Materials and methods
The Douala lagoon is part of the coastal plain of Cameroon, which stretches from Rio-Del-Rey through Victoria, Tiko, Douala and Kribi down to Equatorial Guinea. The area experiences an ever-increasing population and industries (chemical, food processing, textile and petroleum) flank the lagoon.Sampling
Surface water samples (n= 80) were collected fortnightly for a period of eight months (March to October, 2005) using standard methods19. Quadruplet composite samples were collected into sterile 300 mL plastic bottles from the following points receiving either domestic or industrial wastes: station 1, behind an engineering company; station 2, after an effluent discharge point from the petroleum depot; station 3, an open space with no trees with recreational activities predominating; station 4, receives waste from a chemical company, also serves as a dump site for domestic wastes and, station 5, after the Wouri bridge, serves as dump site for domestic wastes (Fig.1) .Heterotrophic Bacterial Counts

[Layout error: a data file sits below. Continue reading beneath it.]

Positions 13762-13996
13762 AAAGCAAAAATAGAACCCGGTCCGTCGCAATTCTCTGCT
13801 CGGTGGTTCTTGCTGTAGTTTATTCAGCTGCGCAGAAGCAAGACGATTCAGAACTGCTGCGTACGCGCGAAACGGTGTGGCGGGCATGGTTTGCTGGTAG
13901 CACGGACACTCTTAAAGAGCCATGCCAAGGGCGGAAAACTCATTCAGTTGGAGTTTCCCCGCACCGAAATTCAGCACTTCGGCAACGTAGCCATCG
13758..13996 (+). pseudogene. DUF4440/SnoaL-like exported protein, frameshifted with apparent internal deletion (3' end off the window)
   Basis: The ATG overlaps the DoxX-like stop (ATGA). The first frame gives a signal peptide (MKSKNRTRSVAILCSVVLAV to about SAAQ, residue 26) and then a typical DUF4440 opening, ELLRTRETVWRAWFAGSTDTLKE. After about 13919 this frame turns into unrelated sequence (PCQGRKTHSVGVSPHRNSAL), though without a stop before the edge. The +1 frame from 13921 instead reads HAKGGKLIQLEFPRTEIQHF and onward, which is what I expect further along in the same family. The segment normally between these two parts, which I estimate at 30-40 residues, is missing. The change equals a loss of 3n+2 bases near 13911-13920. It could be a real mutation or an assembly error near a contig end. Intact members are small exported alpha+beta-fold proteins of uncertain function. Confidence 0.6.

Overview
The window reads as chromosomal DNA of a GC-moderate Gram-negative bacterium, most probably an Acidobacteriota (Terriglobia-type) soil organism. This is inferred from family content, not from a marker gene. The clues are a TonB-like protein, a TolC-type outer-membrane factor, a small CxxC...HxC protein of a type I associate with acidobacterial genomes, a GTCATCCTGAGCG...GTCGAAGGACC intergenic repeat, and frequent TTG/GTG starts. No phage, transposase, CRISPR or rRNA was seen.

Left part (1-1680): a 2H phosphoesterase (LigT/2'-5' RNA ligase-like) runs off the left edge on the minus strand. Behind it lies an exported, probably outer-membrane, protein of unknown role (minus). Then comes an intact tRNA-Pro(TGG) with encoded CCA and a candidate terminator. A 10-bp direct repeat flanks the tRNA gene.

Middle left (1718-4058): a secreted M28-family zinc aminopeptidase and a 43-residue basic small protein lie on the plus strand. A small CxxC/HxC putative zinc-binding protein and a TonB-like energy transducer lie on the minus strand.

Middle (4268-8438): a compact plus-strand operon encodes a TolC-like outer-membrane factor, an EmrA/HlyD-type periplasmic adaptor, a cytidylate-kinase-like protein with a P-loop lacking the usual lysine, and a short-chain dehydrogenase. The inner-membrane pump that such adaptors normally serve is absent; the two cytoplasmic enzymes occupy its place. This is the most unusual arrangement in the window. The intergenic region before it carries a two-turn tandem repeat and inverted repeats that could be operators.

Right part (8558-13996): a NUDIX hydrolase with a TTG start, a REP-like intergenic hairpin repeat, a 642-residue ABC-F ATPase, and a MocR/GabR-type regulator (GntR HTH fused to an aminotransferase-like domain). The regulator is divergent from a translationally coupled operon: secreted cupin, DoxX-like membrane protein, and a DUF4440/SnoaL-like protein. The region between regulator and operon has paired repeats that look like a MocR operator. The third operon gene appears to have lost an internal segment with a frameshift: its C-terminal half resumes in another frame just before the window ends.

Samples were serially diluted. Total viable heterotrophic bacterial counts were obtained by the standard plate count (SPC) method on nutrient agar. Volumes of 0.1mL were plated in triplicate and incubated at 35oC for 48 hours19.
Enumeration of Indicator Organisms
Standard methods were employed for the isolation and enumeration of indicator organisms19. Three-tube, 10-fold dilutions of McConkey broth were used to determine the most probable number (MPN) of total coliforms. For total coliforms, fermentation tubes (containing Durham tubes) in a 3-3-3-tube regimen were incubated at 37oC for 24 hours. For faecal coliforms, incubation was at 44.5oC for 24 hours. Faecal streptococci counts were obtained by inoculating samples into Hannay and Norton's sodium azide broth in similar regimen as for total and faecal coliforms and incubating at 37 oC for 72 hours2. Counts (MPN) were estimated from probability tables19.
Identification of Isolates
Bacteria were identified based on colonial characteristics on nutrient and McConkey agar, Gram coloration, motility and biochemical reactions using previously established schemes20-22. Isolates were confirmed using the API 20E (Biomerieux SA, France) kit according to the manufacturer's instruction.
Variations in the parameters analyzed between the sampling stations and sampling period were compared using the two-way analysis of variance test. P values <0.05 were considered significant.
Heterotrophic bacterial counts, ranging from 33×10 5 CFU/mL in station 2 to 161×105 CFU/mL in station 3 were recorded in the lagoon (Fig. 2). The counts in station 3 were significantly higher (P<0.05) than in other stations. With respect to sampling period, counts were significantly higher (P<0.05) in the wet months (May to October) than in the dry months (March to April).